[Development] Technical vision for Qt for Python
Cristian.Maureira-Fredes at qt.io
Mon Aug 19 16:36:14 CEST 2019
I will comment inline.
On 8/19/19 3:52 PM, Jason H wrote:
> I tried PySide 2, and was extremely disappointed that not all the classes are supported. What's worse it PyQt supports the classes that are not supported. Having that kind of errata is devastating to the confidence in a project. Qt6/PySide6 must have parity from day 1.
This is true, we still have missing bindings,
but you skipped the good part of the issue you had:
- You reported a couple of missing classes,
- We verify that's specific case, and we discover it was due to Private
destructor not supported by our binding generator.
- This led to start fixing this issues on the Qt Multimedia module,
that ended app on PYSIDE-1041 being related to QTBUG-74422 which was
merged on dev
So we are truly addressing all the concerns by our users.
Concerning the missing bindings, we have been publicly listing them
all, and even comparing them with PyQt5:
There are many things that make little sense in Python land,
and other classes from which we don't have a use-case, or we are not
aware of how critical for a project could be.
That's why we need your feedback.
> Next, the biggest flaw is lack of Python 3 native event loop integration. A lot of people have codebases Python 3 event loops now, PySide should be seamless from day 1.
It would be really nice to have a proper integration,
but this is a difficult implementation, and not even PyQt5 has it
natively, that's why at the moment we have an open task from which
you can find two external plugins so interact with the Python event
loop, asyncqt, and quamash: https://bugreports.qt.io/browse/PYSIDE-769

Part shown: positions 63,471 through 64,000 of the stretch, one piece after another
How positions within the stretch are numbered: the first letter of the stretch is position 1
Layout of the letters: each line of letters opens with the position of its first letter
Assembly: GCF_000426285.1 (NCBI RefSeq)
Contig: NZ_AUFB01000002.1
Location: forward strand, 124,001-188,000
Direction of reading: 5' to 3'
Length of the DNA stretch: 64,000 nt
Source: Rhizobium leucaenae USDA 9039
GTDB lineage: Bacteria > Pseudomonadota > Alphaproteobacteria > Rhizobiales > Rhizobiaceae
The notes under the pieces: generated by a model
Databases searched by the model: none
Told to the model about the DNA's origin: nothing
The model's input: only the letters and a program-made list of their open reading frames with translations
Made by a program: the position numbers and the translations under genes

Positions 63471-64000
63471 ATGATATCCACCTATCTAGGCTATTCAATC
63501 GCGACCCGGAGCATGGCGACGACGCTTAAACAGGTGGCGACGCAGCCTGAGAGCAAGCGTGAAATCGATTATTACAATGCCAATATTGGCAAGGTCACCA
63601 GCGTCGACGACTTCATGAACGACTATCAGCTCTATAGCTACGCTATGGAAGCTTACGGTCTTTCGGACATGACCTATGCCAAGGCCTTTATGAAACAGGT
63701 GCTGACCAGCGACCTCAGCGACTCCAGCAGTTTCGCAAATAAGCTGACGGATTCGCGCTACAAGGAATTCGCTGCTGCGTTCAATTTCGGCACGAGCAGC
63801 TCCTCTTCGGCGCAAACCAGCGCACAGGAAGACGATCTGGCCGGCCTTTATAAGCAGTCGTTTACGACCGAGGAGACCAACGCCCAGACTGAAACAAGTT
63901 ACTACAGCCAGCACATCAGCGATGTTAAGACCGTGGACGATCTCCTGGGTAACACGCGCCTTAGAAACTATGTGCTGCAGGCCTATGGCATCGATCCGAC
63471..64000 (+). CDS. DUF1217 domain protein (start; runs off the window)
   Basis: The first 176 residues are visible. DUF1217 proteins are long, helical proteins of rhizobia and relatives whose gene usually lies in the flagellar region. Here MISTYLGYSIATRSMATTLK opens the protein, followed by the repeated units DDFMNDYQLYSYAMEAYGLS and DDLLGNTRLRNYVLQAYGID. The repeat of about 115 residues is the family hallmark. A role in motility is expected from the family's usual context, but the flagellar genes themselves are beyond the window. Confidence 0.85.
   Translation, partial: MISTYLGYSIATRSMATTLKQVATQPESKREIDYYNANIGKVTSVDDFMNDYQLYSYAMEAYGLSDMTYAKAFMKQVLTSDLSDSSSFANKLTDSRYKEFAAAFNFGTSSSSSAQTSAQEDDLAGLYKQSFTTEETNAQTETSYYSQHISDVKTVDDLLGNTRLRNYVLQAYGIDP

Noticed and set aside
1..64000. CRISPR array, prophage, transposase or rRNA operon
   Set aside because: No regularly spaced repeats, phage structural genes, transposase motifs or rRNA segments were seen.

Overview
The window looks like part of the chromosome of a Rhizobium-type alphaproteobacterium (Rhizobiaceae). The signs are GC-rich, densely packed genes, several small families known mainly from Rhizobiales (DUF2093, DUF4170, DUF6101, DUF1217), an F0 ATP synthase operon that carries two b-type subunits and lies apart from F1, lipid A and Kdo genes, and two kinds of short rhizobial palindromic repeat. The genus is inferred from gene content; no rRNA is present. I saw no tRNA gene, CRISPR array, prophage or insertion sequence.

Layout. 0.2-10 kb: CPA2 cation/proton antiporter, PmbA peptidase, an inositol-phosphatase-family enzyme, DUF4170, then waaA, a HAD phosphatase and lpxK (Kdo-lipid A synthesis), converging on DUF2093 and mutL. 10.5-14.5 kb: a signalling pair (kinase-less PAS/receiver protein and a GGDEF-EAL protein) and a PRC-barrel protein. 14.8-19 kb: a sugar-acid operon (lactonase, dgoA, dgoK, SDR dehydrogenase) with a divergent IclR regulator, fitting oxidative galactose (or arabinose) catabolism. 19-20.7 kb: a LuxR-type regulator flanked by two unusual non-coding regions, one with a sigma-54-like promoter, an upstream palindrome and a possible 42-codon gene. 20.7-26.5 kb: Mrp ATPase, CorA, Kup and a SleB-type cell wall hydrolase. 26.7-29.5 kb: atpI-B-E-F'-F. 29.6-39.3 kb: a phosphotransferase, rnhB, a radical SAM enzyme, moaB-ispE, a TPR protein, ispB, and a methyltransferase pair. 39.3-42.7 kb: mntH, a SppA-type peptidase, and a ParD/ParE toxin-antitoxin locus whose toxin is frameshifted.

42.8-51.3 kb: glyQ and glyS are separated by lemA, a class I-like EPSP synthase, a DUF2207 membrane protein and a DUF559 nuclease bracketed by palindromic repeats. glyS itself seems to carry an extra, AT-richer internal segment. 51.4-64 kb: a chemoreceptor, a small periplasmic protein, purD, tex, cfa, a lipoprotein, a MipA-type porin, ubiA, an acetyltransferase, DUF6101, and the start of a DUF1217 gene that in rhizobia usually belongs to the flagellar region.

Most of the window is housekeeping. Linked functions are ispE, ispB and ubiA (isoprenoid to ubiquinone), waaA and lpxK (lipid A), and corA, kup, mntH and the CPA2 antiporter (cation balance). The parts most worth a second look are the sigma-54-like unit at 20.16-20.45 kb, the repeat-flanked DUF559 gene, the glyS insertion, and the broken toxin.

I tend to think that technologies should coexist better,
rather than choosing one or another, and since there are so many
things being improve in the QML side, I would expect to see the
goodies from Qt6 first to analyze how we could improve the experience
We are always open to people trying new things,
maybe somehow has some ideas of adding Python to the scene,
or even improve the current PySide2/QML interaction.
> Jupiter concerns me. I'm wondering how well we can get Qt to integrate with Jupiter notebooks? Can we get interactive Qt in the notebook? (WASM?)
I got contacted by Jupyter developers, because there is a lot of
interest to better integrate Qt in their notebooks, but of course,
this is not a straightforward task.
We would love to see how things can change in future releases.
> Finally, I've used PyQt off and on since Qt 3.3 days. I really like Python as a language to use Qt in a rapid prototype development way, but the limitations stated above prevent it from being my default environment.
Since both statements have workarounds and future solutions,
we are looking forward to hear what else is missing and stopping you
to use the module.
Thanks for your comments,
>> Sent: Monday, August 19, 2019 at 8:39 AM
>> From: "Cristián Maureira-Fredes" <Cristian.Maureira-Fredes at qt.io>
>> To: "development at qt-project.org" <development at qt-project.org>
>> Subject: [Development] Technical vision for Qt for Python
>> It will be really nice to know what do you think,
>> because at the moment we have been mostly community driven,
>> and many aspects from the C++ expertise on this mailing list
>> will help us improving Qt for Python.
Dr. Cristian Maureira-Fredes
The Qt Company GmbH
Geschäftsführer: Mika Pälsi,
Juha Varelius, Mika Harjuaho
Sitz der Gesellschaft: Berlin,
Charlottenburg, HRB 144331 B
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